Reconciliation in the Balkans
Health can be a good basis for establishing contact between the parties to a conflict, and doctors and medical associations may well play a role in promoting peace. This is stated in, for example, the document Health as a bridge to peace, adopted by the World Health Organization (WHO) in 1998. (2). Moreover, doctors are ethically obligated to treat all patients equally, irrespective of their ethnicity and nationality (3). In wars and other conflicts, we believe that doctors should help put pressure on the authorities to ensure that the population is provided with humanitarian aid.
Against this background, the committee arranged a conference on medical activity and human rights in Oslo in May 1993. The situation in the former Yugoslavia was a key topic at the conference. UN sanctions had been imposed on Serbia, and war raged in Bosnia and Herzegovina. As a result of the conference, it was decided that the Norwegian Medical Association, represented by its human rights committee, should take the initiative to convene the medical associations in the new republics for a meeting in Oslo. Objectives included providing assistance to re-establish contact between the associations and discussing the humanitarian situation for the civilian population during the armed conflicts.
Even though the situation in the former Yugoslavia was turbulent, we succeeded in gathering representatives of all associations in Oslo in September 1993. Prior to the meeting, we had met all of them on a journey to the new republics of the former Yugoslavia (4). The participants represented countries that either had recently been or still were at war with each other, and some also reported to feel bitterness over having been let down by their colleagues in difficult times.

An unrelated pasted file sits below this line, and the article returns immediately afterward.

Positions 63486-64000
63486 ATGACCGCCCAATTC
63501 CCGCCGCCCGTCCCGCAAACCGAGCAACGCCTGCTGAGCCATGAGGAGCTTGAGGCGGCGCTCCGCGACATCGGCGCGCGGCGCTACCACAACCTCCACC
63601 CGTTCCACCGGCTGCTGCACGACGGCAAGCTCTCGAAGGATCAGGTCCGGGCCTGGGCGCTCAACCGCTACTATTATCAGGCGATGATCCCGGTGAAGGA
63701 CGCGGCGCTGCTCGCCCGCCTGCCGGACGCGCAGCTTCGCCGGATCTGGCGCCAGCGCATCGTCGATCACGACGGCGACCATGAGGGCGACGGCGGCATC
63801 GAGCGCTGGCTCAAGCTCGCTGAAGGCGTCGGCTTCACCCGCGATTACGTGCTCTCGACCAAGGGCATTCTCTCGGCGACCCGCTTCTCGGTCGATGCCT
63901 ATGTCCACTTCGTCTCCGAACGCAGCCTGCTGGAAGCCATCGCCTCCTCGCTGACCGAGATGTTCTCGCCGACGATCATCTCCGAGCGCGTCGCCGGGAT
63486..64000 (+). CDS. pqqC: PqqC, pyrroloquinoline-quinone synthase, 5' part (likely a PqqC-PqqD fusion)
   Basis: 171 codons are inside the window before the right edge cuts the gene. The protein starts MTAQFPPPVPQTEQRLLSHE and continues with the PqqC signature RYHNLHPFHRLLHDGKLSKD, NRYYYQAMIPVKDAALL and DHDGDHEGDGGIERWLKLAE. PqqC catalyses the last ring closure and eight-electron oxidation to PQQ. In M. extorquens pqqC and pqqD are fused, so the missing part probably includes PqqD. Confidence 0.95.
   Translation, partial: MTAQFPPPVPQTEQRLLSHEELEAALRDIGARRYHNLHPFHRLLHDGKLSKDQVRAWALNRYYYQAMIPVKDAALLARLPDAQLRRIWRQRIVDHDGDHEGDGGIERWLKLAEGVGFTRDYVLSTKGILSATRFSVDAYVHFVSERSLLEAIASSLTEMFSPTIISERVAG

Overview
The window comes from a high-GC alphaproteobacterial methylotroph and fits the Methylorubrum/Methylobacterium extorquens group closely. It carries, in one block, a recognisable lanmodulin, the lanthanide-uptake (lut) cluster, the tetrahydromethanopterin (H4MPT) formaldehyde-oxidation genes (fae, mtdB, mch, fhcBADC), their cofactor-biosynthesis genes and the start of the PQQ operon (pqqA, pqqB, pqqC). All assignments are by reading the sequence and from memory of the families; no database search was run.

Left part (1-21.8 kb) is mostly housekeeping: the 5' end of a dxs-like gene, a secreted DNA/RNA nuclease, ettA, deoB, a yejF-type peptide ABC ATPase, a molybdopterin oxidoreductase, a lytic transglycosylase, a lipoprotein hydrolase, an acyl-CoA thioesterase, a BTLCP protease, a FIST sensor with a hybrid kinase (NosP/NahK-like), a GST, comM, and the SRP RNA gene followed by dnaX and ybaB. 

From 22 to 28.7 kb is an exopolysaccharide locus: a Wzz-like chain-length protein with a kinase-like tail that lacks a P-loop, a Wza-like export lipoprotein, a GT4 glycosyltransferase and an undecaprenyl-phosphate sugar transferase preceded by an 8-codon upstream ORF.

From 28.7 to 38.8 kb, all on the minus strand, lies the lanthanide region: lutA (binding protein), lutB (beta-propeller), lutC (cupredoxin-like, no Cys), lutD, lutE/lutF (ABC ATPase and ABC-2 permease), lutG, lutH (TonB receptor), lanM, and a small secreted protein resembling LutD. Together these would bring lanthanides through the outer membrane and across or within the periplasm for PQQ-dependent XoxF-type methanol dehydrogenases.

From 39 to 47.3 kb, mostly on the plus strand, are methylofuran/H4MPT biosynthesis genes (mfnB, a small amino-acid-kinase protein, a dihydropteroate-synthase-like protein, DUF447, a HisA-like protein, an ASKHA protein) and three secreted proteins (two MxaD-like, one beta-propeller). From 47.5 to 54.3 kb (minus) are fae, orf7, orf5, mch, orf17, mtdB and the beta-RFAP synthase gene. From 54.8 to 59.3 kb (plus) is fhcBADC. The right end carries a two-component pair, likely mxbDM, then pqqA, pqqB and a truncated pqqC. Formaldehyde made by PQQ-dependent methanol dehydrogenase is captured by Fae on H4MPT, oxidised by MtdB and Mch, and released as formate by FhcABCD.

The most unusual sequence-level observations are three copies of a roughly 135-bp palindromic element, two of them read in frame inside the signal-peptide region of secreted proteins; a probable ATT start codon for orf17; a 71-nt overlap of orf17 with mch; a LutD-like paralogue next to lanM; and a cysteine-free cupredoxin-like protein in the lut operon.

In personal conversations with us, the representatives of the various medical associations accused the other ethnic groups of violence and abuse. This notwithstanding, in the final document all associations committed to helping provide humanitarian aid to the civilian population, and they would report it if they discovered unequal access to health services on the basis of nationality or ethnicity (5). Such commitments can be difficult to live up to, and we were anxious to see whether the doctors would let their national and ethnic sympathies overrule their professional obligations. The local WHO offices in the region followed up the agreement stated in the final document, and nobody found any grounds to report violations of the ethical commitments (personal communication, Richard Alderslade, WHO’s Belgrade office).
During the period 1993 – 1997, the Norwegian Medical Association’s human rights committee had a total of five meetings with the medical associations in the former Yugoslavia. Over this period we could observe that the cooperation between the parties gradually improved. Currently, all the associations are members of or observers in international medical associations, and the need for specially designed forums has abated.